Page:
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Working with Butter Madness Creme ...

Camden Grey’s Butter Madness Creme is one of our best selling unscented bases due to its richness and moisturizing properties. It is not a pourable creme, but rather a slightlythick crème with a wonderful aroma of cocoa butter (due to its high cocoa butter content). The product is manufactured in the U.S. for Camden Grey, using our own specifications and ingredients.

We get a lot of questions on how best to work with it, and here are some guidelines we have drawn up:

Please keep in mind that our butter madness is an emulsified product, in which water-based and oil-based ingredients are brought together through use of an emulsifier. In order to preserve this chemical balance and also not destroy the preservative system, please be careful to 1) heat the product carefully (the top of a double boiler is recommended – or a microwave at half power in 30 second intervals) and 2) not add too many additives (3-5% of product weight is a good ratio to go for). That’snot only because the resulting butter will probably be runny and goopy, but also because if you push it with the extra ingredients, you might “break” the preservative system, the emulsification system, or both. Then, you’d have not just runny and goopy, but potentially watery, separated, moldy, runny and goopy. :-<

While some people like to add colors to body butters, we lean towards avoiding it in a leave on product like this. If you add too much, it’s easy to accidentally stain clothing and skin. Also, if you start off with a product that isn’t 100% pure white, the colors come out a bit different than you probably intended. Besides, it’s such a nice, natural product with a beautiful natural color. Why turn it an unnatural color, instead? :->

Essential oils are more potent than fragrance oils, and the amount of those to add requires a little additional care as well. Here are some guidelines we offer our customers:

Essential oils are one of the most lovely and simple natural care ingredients around, and an important part of many crafters’ stash of ingredients. Their potency makes them both a very powerful ingredient and gives them the potential to be hazardous if not used properly – which includes diluting them sufficiently to be safe for use on the human body.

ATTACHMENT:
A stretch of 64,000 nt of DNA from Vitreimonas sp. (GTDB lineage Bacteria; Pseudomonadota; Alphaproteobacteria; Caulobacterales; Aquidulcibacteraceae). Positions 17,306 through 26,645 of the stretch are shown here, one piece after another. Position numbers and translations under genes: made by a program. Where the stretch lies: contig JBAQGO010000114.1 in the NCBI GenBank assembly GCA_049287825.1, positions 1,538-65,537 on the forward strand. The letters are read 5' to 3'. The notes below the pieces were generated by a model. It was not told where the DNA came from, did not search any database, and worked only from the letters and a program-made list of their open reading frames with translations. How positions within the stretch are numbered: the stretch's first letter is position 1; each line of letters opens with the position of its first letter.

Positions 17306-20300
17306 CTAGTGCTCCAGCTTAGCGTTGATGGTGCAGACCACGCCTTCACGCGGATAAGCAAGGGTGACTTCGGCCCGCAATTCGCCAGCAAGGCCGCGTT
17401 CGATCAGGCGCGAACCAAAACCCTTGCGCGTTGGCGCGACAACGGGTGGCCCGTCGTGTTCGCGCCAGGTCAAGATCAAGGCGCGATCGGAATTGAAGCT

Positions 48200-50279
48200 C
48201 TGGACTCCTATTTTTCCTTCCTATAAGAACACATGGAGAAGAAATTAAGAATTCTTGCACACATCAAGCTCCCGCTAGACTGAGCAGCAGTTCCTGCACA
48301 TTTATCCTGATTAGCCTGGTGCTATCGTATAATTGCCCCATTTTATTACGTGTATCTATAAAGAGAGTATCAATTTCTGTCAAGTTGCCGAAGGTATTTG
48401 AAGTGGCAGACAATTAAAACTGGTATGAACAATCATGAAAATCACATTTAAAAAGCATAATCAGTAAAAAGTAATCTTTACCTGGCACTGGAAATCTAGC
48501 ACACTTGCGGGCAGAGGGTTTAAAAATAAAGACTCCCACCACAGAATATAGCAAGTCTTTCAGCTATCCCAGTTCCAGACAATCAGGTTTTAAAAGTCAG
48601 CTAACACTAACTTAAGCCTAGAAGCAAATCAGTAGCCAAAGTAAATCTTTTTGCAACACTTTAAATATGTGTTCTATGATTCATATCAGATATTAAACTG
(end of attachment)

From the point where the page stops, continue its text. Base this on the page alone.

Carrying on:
While there are a few essential oils (lavender and tea tree being good examples) that are safe to use “neat” (undiluted) on healthy, unbroken, human skin, the vast majority of essential oils are too potent for “neat” usage. Some essential oils – such as bergamot and sweet orange – are also phototoxic, causing increased sensitivity to the sun. Even the “safe” oils can cause reactions in some individuals. For that reason, it’s always best to perform a patch test when trying an essential oil for the first time, or if you haven’t used it in awhile.

Performing a Patch Test – To perform a patch test, dilute one drop of the essential oil you are testing into ½ teaspoon of a carrier oil such as sweet almond oil, olive oil or jojoba. Apply this to your inner elbow or your forearm and wait 24 hours.

If no irritation occurs, it should be safe to use the diluted form of this essential oil in skin care products for yourself.

So – how much should you dilute it?

Dilution for Sensitive Skin (1%) – The dilution for the most sensitive of skin is approximately 6 drops of essential oil per ounce of finished product. 1% dilutions are generally suitable for natural body products used by those with sensitive skin, as well as by pregnant women. (Please be aware that there are some essential oils which are contraindicated for use in pregnancy, and make sure the essential oils you are using are safe in pregnancy as well as sufficiently diluted).

General Use Dilution (2%) – The dilution for general usage is approximately 12-14 drops of essential oil per ounce of finished product. 2% dilutions are generally suitable for body care products used by healthy adults on healthy, unbroken skin. (Avoid use on irritated or injured skin).

Special Use/Occasional Use Dilution (3-4%) –

A 3% dilution is approximately 16-20 drops of essential oil per ounce of finished product

A 4% dilution is approximately 24-26 drops of essential oil per ounce of finished product

3% and 4% dilutions are generally reserved for products created for a small and specific area of the body – such as a foot butter or a muscle rub. They are also generally too potent for daily usage and are designed for just occasional

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